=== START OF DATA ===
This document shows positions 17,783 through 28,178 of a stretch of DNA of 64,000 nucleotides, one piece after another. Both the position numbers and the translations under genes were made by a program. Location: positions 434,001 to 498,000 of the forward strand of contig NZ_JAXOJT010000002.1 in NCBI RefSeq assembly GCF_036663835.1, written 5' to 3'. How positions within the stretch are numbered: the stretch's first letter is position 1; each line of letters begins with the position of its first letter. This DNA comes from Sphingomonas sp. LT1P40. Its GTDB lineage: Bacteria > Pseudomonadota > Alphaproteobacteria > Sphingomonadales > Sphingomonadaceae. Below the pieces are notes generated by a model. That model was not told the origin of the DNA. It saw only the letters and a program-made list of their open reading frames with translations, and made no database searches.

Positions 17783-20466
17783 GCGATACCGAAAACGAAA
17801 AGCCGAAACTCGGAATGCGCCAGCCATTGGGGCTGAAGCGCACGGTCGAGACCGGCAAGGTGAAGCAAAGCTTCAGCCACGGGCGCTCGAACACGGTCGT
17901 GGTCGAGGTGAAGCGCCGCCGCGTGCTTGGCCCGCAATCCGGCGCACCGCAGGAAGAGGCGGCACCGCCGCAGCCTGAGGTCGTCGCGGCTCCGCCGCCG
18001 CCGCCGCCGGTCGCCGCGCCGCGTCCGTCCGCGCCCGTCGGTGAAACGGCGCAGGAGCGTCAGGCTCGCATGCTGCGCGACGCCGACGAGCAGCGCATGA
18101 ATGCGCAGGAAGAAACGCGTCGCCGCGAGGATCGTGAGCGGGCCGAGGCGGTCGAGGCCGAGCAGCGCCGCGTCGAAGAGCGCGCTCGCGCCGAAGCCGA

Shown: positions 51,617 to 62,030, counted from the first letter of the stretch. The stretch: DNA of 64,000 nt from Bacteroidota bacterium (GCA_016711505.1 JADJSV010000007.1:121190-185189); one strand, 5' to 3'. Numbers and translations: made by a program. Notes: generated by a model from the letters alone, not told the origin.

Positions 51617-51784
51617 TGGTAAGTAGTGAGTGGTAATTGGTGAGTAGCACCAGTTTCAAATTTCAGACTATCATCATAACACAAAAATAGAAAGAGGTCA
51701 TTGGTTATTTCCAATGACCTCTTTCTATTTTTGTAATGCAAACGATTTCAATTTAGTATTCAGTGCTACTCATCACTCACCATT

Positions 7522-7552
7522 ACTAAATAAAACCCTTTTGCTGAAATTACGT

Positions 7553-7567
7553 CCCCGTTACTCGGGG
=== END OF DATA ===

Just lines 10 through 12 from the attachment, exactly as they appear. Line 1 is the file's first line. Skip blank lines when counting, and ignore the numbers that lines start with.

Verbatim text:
51617 TGGTAAGTAGTGAGTGGTAATTGGTGAGTAGCACCAGTTTCAAATTTCAGACTATCATCATAACACAAAAATAGAAAGAGGTCA
51701 TTGGTTATTTCCAATGACCTCTTTCTATTTTTGTAATGCAAACGATTTCAATTTAGTATTCAGTGCTACTCATCACTCACCATT

Positions 7522-7552